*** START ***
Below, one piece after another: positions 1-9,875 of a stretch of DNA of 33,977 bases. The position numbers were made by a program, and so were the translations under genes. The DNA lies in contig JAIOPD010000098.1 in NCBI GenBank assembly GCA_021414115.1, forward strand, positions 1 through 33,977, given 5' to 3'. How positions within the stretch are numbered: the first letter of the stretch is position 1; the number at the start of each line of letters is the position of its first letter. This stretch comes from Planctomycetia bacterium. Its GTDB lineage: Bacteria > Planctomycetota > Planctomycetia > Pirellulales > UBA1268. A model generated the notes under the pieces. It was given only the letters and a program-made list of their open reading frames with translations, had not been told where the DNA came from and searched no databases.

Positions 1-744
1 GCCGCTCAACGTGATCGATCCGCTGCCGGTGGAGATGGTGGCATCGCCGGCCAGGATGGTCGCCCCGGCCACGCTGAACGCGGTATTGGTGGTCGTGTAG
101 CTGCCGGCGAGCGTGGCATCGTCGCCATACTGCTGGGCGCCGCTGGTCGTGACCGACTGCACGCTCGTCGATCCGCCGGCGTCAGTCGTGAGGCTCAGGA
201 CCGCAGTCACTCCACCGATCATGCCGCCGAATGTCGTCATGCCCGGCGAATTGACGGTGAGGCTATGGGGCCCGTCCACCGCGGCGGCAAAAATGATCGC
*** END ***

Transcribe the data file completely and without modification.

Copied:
Below, one piece after another: positions 1-9,875 of a stretch of DNA of 33,977 bases. The position numbers were made by a program, and so were the translations under genes. The DNA lies in contig JAIOPD010000098.1 in NCBI GenBank assembly GCA_021414115.1, forward strand, positions 1 through 33,977, given 5' to 3'. How positions within the stretch are numbered: the first letter of the stretch is position 1; the number at the start of each line of letters is the position of its first letter. This stretch comes from Planctomycetia bacterium. Its GTDB lineage: Bacteria > Planctomycetota > Planctomycetia > Pirellulales > UBA1268. A model generated the notes under the pieces. It was given only the letters and a program-made list of their open reading frames with translations, had not been told where the DNA came from and searched no databases.

Positions 1-744
1 GCCGCTCAACGTGATCGATCCGCTGCCGGTGGAGATGGTGGCATCGCCGGCCAGGATGGTCGCCCCGGCCACGCTGAACGCGGTATTGGTGGTCGTGTAG
101 CTGCCGGCGAGCGTGGCATCGTCGCCATACTGCTGGGCGCCGCTGGTCGTGACCGACTGCACGCTCGTCGATCCGCCGGCGTCAGTCGTGAGGCTCAGGA
201 CCGCAGTCACTCCACCGATCATGCCGCCGAATGTCGTCATGCCCGGCGAATTGACGGTGAGGCTATGGGGCCCGTCCACCGCGGCGGCAAAAATGATCGC